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The World Bank noted that if ratified by signatories, the TPP could increase member countries` GDP by an average of 1.1 percent by 2030. It could also boost member countries` trade by 11 percent by 2030 and boost regional trade growth, which had slowed from about 10 percent in 1990-07 to an average of about 5 percent in 2010-14. [153] The World Bank notes that the agreement will raise real wages for all signatories: «In the United States, for example, changes in real wages are expected to be small, as wages for unskilled and skilled workers will increase by 0.4% and 0.6%, respectively, by 2030. In contrast, the TPP in Vietnam could increase the real wages of unskilled workers by more than 14% by 2030, as the production intensity of unskilled workers (e.B. Textiles) in Vietnam. [153] President Trump signed a presidential memorandum [Note 2] on January 23, 2017 to remove the United States from the TPP. [71] United States. Senator John McCain criticized the withdrawal, saying, «It will send a troubling signal of U.S. withdrawal in the Asia-Pacific region at a time when we can least afford it.» [72] U.S. Senator Bernie Sanders welcomed the decision, saying, «Over the past 30 years, we have had a number of trade agreements …

which have cost us millions of decently paid jobs and created a «race to the bottom» that has lowered the wages of American workers. [73] The agreement reduces more than 18,000 tariffs. [87] Tariffs on all U.S.-made products and almost all U.S. agricultural products would be completely eliminated, with most eliminations occurring immediately. [88] According to the Congressional Research Service, the TPP is «the largest U.S. free trade agreement in terms of trade flows ($905 billion in the United States). Exports of goods and services and $980 billion in imports in 2014).» [21] Including the United States, the signatories account for about 40% of global GDP and one-third of world trade. [89] In a speech on the 2016 presidential campaign, Republican Party candidate Donald Trump promised to withdraw the United States from the Trans-Pacific Partnership if elected. He argued that the deal would «undermine» the U.S. economy and its independence.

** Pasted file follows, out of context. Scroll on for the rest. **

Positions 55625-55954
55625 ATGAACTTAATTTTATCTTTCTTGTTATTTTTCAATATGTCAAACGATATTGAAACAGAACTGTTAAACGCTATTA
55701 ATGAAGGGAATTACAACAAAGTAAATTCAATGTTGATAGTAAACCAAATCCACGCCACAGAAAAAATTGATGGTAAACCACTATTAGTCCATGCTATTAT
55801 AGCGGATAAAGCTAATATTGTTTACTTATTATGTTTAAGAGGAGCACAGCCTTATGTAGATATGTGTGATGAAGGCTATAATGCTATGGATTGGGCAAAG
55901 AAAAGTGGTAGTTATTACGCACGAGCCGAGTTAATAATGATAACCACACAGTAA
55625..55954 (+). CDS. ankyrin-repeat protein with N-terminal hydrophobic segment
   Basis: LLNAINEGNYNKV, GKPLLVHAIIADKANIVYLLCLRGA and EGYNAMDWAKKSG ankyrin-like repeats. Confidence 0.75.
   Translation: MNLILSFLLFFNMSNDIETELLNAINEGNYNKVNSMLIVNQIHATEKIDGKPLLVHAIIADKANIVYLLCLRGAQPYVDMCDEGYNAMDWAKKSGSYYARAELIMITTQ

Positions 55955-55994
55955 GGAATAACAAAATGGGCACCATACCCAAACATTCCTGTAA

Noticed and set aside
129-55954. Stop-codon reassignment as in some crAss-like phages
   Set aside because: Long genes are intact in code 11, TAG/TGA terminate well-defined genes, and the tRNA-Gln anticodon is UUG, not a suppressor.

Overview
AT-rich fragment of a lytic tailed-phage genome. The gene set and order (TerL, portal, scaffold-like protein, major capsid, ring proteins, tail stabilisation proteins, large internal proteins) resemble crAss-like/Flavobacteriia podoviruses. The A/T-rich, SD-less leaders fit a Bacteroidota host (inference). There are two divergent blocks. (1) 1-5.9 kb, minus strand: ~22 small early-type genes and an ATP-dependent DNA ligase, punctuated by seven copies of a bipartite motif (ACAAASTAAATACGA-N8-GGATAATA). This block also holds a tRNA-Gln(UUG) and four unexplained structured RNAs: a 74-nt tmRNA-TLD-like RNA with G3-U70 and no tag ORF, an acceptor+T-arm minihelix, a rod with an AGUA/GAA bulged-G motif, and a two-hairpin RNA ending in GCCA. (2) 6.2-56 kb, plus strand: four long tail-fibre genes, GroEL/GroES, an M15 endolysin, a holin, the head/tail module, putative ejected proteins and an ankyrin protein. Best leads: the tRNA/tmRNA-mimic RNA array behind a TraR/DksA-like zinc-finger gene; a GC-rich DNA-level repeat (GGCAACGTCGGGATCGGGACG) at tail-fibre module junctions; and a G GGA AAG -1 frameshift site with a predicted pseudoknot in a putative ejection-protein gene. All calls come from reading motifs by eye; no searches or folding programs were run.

[65] [66] On November 21, 2016, in a video message, Trump outlined an economic strategy that «puts America first» and said he would «bring back fair bilateral trade agreements that would bring jobs and industry back to American shores.» As part of that plan, Trump confirmed his intention for the United States to withdraw from the Trans-Pacific Partnership on his first day in office. [67] [68] [69] McConnell reiterated that the TPP would not be considered at the Lame Duck session of Congress before Trump`s inauguration. [70] Guidelines on Electronic Commerce. The TPP was the first regional agreement to include comprehensive rules for digital commerce that would have ensured the free flow of information across borders, required consumer privacy, and prohibited policies that require investors to move their servers and other related facilities to the host country. Marc L. Busch, professor at Georgetown University, and Krzysztof J. However, Pelc, a professor at McGill University, notes that modern trade agreements are long and complex because, in addition to tariffs, they often address non-tariff barriers such as different standards and regulations. Due to the steady decline in tariff barriers since the Second World War, it has become increasingly likely to erect trade barriers in the form of non-tariff barriers. Domestic companies often pressure their own governments to adopt regulations to prevent foreign companies from entering.

The TPP addresses many of these «disguised trade restrictions,» for example by «basing these measures on agreed scientific evidence; make the rule-making process more transparent; and to give foreign exporters the opportunity to make a substantial contribution to the development of these measures. [199] In November 2009, President Obama announced the United States` intention to participate in the Trans-Pacific Partnership (TPP) negotiations to conclude an ambitious next-generation trade agreement for the Asia-Pacific that reflects U.S. economic priorities and values. Through this agreement, the Obama administration seeks to boost U.S. economic growth and support the creation and preservation of quality American jobs by increasing exports to a region that includes some of the world`s strongest economies and accounts for nearly 40 percent of global GDP. The Obama administration is working closely with Congress and various stakeholders to reach a strong agreement that addresses the issues facing American businesses and workers in the 21st century. Some countries, including New Zealand, have suggested that some sort of alternative deal might be possible without the United States. For its proponents, such a deal would have expanded U.S. trade and investment abroad, boosted economic growth, lowered consumer prices and created new jobs, while promoting U.S. strategic interests in the Asia-Pacific region. But critics, including Trump, said the deal was likely to accelerate the decline in U.S. output, cut wages and increase inequality. TPP economies accounted for about 40 percent of global gross domestic product (GDP), and the deal would have been the largest ever reached by the United States, both in terms of number of countries and total trade flows.

U.S. data from the International Trade Commission [PDF] shows that U.S. trade with TPP countries was worth more than $1.5 trillion, or about 40 percent of all U.S. countries.

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